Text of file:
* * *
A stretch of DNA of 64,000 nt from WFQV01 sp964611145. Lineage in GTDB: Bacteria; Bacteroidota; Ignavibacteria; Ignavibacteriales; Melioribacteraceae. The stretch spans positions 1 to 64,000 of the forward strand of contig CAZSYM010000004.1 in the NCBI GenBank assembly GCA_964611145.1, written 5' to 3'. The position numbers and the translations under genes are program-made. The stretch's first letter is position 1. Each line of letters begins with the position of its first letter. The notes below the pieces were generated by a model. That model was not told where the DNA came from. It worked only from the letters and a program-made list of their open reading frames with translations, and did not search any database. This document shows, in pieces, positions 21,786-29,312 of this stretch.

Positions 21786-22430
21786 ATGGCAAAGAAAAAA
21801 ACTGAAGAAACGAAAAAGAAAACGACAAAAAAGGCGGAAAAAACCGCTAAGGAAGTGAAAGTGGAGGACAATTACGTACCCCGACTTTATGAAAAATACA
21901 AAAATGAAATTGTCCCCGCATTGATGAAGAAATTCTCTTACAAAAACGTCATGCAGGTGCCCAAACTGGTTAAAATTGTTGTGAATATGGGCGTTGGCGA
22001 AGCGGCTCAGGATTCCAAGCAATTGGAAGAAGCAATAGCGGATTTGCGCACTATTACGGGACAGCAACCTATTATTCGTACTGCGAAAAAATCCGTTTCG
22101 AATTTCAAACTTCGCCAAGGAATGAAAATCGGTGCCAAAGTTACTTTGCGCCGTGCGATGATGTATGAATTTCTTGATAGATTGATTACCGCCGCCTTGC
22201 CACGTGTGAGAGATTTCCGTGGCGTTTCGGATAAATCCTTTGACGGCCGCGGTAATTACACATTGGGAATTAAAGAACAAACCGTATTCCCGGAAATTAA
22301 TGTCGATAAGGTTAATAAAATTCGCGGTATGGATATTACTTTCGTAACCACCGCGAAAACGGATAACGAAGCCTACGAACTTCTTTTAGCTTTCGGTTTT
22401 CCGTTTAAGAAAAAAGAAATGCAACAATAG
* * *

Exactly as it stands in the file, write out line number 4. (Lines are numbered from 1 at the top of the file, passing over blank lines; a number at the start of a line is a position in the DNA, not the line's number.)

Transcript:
21801 ACTGAAGAAACGAAAAAGAAAACGACAAAAAAGGCGGAAAAAACCGCTAAGGAAGTGAAAGTGGAGGACAATTACGTACCCCGACTTTATGAAAAATACA